Short and simple version:

  • Place toys that motivate you child just beyond her reach so that she needs to negotiate her way down along the surface (such as the couch or a low table)
  • Repeat as often as possible.

These strategies may be difficult to initiate, and may not necessarily work at first for every child. Don’t worry if your child becomes fussy upon introduction of these exercises, it is part of her normal development. However, if your child refuses to put weight through her legs at any age, or has not begun to pull to stand by 12 – 14 months of age, we suggest checking with a pediatric physical therapist or occupational therapist to monitor her gross motor development.

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4 Steps To Get Your Baby Rolling

As a pediatric physical therapist, I am often asked “how can I get my child to walk,” “how can I get my child to crawl,” and other such questions. I like to use the same principles that would motivate me, or other adults I know.baby rolling

A) Encourage an older child to perform something that is beneficial but difficult by letting her know the alternative is something that is (while still beneficial) either more difficult or outright unpleasant.

B) Observe what the child likes (like a specific toy, not like oxygen) and then remove that item a small distance away from her, and return the object (remember toy, NOT oxygen) when she performs the task that you would like him to perform.

Encouraging A Baby To Roll:

Rolling. I would like to use the words supine (lying on one’s back) and prone (lying on one’s tummy). You can toss these words out at your next pediatrician appointment and impress the doctor. (I think most pediatricians have a deal where you get an extra lollipop if you correctly use medical jargon in a sentence.) Rolling
from back to side typically occurs at about 3 months, with rolling from tummy to back (prone to supine) and from back to tummy (supine to prone) at 4 and 5 months respectively.

4 Steps To Encourage A Baby To Roll:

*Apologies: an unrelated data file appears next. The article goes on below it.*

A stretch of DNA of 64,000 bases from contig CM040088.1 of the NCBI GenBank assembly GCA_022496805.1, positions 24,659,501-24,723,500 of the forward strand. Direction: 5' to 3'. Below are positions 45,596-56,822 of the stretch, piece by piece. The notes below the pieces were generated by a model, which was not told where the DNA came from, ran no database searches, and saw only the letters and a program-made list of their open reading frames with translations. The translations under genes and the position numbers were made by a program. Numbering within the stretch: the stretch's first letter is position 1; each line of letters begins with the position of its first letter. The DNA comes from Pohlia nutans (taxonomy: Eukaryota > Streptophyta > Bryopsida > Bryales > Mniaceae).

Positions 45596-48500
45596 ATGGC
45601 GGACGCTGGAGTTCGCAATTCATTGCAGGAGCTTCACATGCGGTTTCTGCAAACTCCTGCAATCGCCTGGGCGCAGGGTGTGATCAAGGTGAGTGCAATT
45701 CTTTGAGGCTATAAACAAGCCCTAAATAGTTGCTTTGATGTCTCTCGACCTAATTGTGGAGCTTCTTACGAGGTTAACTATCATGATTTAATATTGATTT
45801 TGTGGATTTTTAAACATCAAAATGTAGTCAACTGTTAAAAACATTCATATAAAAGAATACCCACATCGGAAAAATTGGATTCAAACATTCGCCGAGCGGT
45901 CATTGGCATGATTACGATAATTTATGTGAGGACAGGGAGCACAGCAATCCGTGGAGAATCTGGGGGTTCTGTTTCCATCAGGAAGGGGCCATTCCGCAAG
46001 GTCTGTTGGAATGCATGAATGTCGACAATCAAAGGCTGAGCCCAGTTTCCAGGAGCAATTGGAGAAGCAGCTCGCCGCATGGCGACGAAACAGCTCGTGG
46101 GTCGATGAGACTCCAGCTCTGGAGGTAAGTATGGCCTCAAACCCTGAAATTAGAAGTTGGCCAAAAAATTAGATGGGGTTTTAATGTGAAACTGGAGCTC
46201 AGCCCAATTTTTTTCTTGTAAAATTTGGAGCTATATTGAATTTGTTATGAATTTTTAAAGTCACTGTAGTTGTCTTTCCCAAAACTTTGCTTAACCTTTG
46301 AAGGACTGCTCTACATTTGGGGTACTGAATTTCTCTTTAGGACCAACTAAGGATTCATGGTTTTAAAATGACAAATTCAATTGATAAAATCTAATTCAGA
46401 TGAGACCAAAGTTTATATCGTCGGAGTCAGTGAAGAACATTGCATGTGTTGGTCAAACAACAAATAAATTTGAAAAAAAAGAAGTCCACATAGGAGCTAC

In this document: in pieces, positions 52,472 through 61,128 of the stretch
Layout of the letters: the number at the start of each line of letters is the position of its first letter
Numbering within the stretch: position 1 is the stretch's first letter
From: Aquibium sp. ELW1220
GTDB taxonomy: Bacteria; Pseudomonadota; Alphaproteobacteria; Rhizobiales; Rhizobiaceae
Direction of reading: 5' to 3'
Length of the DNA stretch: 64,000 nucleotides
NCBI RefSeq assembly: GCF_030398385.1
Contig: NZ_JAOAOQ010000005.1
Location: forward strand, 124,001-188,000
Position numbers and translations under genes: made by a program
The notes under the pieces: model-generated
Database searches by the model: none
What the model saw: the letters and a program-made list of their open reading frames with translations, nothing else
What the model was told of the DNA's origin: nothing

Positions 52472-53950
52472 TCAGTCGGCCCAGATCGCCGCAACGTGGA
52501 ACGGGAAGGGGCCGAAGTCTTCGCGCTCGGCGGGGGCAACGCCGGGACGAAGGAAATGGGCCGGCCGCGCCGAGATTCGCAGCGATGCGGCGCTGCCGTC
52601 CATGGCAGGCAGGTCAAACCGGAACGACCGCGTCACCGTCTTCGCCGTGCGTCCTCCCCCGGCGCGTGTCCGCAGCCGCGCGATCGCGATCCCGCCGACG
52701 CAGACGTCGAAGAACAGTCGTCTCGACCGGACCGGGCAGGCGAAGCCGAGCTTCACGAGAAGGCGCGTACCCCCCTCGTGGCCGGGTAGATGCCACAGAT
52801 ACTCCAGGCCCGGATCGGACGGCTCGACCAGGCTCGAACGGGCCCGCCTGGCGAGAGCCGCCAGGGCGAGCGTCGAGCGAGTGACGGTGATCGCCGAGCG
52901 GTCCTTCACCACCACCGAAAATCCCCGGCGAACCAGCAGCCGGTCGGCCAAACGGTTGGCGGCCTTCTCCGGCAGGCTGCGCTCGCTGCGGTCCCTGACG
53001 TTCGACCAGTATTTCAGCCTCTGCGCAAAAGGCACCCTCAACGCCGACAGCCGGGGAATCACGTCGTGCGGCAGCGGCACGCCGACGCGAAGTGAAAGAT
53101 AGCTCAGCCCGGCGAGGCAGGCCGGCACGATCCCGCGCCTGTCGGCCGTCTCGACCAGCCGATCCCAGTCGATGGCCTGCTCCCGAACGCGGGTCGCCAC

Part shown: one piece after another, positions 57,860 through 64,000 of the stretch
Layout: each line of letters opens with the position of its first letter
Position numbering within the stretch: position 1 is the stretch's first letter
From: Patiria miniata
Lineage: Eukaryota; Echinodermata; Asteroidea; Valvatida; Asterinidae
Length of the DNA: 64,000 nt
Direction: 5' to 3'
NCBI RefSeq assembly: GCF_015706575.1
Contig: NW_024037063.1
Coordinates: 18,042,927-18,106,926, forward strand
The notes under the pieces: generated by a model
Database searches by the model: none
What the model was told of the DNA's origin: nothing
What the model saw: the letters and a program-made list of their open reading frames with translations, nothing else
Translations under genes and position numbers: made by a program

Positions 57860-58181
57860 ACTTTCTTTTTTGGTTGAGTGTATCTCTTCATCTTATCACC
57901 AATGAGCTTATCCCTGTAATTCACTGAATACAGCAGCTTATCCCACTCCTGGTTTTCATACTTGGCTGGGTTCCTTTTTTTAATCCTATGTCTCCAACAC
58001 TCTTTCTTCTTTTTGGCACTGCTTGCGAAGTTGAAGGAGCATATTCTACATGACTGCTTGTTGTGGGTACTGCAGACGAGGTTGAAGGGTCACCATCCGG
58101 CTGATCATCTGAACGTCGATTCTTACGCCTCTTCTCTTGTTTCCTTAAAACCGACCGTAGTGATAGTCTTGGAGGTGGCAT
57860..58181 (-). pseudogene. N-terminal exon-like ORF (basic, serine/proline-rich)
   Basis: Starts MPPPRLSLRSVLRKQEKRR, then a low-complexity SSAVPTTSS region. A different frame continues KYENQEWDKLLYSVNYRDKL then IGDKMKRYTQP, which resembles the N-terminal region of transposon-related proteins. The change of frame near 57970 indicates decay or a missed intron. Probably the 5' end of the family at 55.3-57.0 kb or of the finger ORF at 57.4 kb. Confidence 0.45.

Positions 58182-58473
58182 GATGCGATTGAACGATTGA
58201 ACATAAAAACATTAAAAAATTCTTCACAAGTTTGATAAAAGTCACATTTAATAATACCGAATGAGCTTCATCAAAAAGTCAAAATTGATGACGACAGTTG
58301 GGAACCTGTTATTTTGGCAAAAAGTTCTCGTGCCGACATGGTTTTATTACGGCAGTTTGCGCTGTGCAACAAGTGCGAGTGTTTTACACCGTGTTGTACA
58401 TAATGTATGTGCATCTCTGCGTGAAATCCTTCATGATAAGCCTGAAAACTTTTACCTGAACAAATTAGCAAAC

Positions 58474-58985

1. Break it down. Play with your infant while she is on her tummy, play with her while she is on her back, and play with her while she is laying on her side to make sure she is comfortable in each position.
  2. How can I get my child comfortable laying on her side?  You can place your infant on her side with both arms in front of her and then stabilize her at her hips. Use a toy that she can hold and chew and shake. By supporting at her hips, you promote stabilization through her core.
  3. Work the transitions. Let’s use rolling supine to prone over her right side (see above for definitions) as our example. Using a toy that she can reach for and is interested in reaching for (refer to tip “B” above as needed)…
    1. Brush the toy against her left hand to encourage her to reach with that hand and move the toy so she begins to reach to the right, across her body.
    2. With your hand on her left hip, gently bend her hips to 90 degrees and slowly and gently roll her towards her right.
    3. Move very slowly and allow the child to lead the movement.
  4. Repetition is the key. Repetition is the key. Repetition is the key.  I don’t believe I need to expound upon this point further.

Rolling is a wonderful early milestone for your child. It is one of the first locomotor movements she may learn. If your child is not initiating rolling on her own by the age of 6 months, ask your pediatrician for a referral for a gross motor evaluation by a pediatric physical therapist.

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5 Infant-Friendly Places in the Chicago North Suburbs

As pediatric therapists in Glenview, Highland Park and Bucktown, we are always looking for child friendly places to suggest to our clients.  Below is a list of five infant friendly places for parents to try out with their kids!

Kohl Children’s Museum Kohl Children's Museum

2100 Patriot Blvd, Glenview IL

The Kohl Children’s Museum is the perfect place for children to play, explore, and learn. The museum has 17 exhibits, including exhibits which rotate so that every visit feels brand-new. Kohl is infant and young-toddler friendly as three unique specialized infant-areas are located within the museum exhibits so that parents may stay with their infants and young crawlers while keeping an eye on the older ones. Afternoon hours tend to be quieter, and likely provide an excellent place to bring the littlest of children. Nursing stations are provided to allow nursing Mom’s their privacy. Admission is free for children under 1, $9.50 for older children and adults.  They also do a great job of accommodating children with special needs.  North Shore Pediatric Therapy has worked with the museum in creating a walk-through guide which can be found here: Parent’s Guide